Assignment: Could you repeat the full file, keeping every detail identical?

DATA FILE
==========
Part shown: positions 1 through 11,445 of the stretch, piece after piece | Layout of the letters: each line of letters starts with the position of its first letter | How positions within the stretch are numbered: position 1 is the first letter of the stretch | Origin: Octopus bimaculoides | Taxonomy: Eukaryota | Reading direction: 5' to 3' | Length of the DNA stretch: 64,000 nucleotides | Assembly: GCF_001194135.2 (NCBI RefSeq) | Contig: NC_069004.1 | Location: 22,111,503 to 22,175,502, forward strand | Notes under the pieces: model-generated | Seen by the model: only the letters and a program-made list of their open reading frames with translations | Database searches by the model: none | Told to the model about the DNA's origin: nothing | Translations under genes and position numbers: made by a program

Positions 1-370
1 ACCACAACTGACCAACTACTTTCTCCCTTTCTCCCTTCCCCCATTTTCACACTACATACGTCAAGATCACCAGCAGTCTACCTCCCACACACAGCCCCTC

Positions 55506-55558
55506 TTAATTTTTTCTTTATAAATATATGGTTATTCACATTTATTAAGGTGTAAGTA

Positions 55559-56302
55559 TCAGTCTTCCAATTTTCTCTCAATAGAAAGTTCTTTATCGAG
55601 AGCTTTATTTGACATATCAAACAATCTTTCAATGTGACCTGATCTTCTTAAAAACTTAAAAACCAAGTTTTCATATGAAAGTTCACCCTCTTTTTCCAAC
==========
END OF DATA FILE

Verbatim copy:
Part shown: positions 1 through 11,445 of the stretch, piece after piece | Layout of the letters: each line of letters starts with the position of its first letter | How positions within the stretch are numbered: position 1 is the first letter of the stretch | Origin: Octopus bimaculoides | Taxonomy: Eukaryota | Reading direction: 5' to 3' | Length of the DNA stretch: 64,000 nucleotides | Assembly: GCF_001194135.2 (NCBI RefSeq) | Contig: NC_069004.1 | Location: 22,111,503 to 22,175,502, forward strand | Notes under the pieces: model-generated | Seen by the model: only the letters and a program-made list of their open reading frames with translations | Database searches by the model: none | Told to the model about the DNA's origin: nothing | Translations under genes and position numbers: made by a program

Positions 1-370
1 ACCACAACTGACCAACTACTTTCTCCCTTTCTCCCTTCCCCCATTTTCACACTACATACGTCAAGATCACCAGCAGTCTACCTCCCACACACAGCCCCTC

Positions 55506-55558
55506 TTAATTTTTTCTTTATAAATATATGGTTATTCACATTTATTAAGGTGTAAGTA

Positions 55559-56302
55559 TCAGTCTTCCAATTTTCTCTCAATAGAAAGTTCTTTATCGAG
55601 AGCTTTATTTGACATATCAAACAATCTTTCAATGTGACCTGATCTTCTTAAAAACTTAAAAACCAAGTTTTCATATGAAAGTTCACCCTCTTTTTCCAAC